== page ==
All people with HIV infection should be screened for HBV infection. Hepatitis B surface antigen (HBsAg) is the classic marker indicative of chronic infection. Although the detection of HBsAg is usually sufficiently sensitive to establish the presence of chronic HBV infection in the normal host, individuals may occasionally be negative for HBsAg, but still have active HBV replication, a phenomenon known as occult infection.4 It is recommended that all people with HIV infection should be tested with a panel of three serological tests to identify their serostatus: HBsAg, antibodies to HBV core antigen (anti-HBc) and antibodies to HBV surface antigen (anti-HBs). Patients found to be HBsAg positive should also have their e-antigen (HBeAg) status evaluated. People who are HBeAg positive usually have active replication, but some people who are negative for HBeAg and positive for anti-HBe may also have active replication and active liver disease. The failure to synthesise HBeAg is due to the presence of mutations in the precore or core promoter regions. All people who are negative for all markers should be offered vaccination.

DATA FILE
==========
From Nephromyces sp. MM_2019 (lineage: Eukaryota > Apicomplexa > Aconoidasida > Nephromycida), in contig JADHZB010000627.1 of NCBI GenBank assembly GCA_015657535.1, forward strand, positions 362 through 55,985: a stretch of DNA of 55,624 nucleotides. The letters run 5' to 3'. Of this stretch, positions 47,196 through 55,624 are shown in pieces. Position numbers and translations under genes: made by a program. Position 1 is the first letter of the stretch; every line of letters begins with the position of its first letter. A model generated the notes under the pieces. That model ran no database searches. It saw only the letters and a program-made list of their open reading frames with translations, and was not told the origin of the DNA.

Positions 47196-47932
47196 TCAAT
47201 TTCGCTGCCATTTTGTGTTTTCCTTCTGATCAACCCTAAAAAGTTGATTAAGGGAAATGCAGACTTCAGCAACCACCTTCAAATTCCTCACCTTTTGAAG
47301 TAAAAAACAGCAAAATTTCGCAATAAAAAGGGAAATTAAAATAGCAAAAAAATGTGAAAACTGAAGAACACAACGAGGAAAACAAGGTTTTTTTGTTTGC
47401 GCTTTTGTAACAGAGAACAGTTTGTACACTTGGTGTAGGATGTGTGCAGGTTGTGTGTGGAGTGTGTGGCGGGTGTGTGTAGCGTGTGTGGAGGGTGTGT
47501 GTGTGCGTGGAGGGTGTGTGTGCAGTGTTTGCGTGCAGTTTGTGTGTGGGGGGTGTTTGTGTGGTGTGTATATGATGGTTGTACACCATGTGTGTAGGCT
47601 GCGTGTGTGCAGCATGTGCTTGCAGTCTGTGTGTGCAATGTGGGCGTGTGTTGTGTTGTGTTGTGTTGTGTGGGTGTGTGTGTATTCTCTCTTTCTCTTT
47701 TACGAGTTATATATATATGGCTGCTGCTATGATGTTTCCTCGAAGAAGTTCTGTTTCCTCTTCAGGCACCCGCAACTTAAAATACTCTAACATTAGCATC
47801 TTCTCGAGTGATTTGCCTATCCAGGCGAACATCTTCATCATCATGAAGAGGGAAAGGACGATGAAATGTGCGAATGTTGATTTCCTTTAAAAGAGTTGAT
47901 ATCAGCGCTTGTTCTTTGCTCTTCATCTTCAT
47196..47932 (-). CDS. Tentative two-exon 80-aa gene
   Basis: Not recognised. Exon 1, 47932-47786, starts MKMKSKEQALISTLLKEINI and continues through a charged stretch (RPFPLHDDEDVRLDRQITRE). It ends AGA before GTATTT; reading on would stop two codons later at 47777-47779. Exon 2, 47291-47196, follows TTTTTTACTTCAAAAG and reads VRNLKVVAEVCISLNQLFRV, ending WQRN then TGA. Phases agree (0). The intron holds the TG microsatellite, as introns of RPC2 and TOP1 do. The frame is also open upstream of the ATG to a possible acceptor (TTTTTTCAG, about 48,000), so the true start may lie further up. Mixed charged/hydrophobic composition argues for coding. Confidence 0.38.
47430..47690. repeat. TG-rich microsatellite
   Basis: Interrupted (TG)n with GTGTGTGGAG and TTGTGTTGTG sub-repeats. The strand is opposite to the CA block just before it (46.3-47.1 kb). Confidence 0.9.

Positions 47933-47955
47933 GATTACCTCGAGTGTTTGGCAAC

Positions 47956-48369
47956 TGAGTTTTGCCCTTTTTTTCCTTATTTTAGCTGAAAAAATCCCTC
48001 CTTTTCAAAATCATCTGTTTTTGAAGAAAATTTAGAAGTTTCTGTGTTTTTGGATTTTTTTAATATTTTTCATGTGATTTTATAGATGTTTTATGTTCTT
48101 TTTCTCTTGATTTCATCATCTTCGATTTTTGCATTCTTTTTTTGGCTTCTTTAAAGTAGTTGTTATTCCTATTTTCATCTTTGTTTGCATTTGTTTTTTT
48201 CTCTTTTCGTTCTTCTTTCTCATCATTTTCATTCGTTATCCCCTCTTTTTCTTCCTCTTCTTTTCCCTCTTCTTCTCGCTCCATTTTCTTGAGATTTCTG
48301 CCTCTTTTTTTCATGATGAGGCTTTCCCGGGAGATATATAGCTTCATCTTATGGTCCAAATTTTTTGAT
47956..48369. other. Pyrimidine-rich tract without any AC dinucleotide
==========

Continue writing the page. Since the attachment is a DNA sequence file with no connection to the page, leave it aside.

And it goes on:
If a person is HBsAg positive or has isolated anti-HBc (without HBsAg or anti-HBs) as their only marker of infection, he or she should be evaluated for active HBV replication using a sensitive assay for HBV DNA (also known as HBV viral load). The level of HBV DNA determines whether patients are at risk for transmission, progressive disease, liver cancer and immune reconstitution flares of hepatitis. HBV DNA should ideally be quantified by nucleic acid amplification assays, usually sensitive real time polymerase chain reaction (PCR).

In chronic HBV infection, robust evidence indicates that the HBV DNA level is strongly associated with the development of the two major clinical complications; cirrhosis and hepatocellular carcinoma.5,6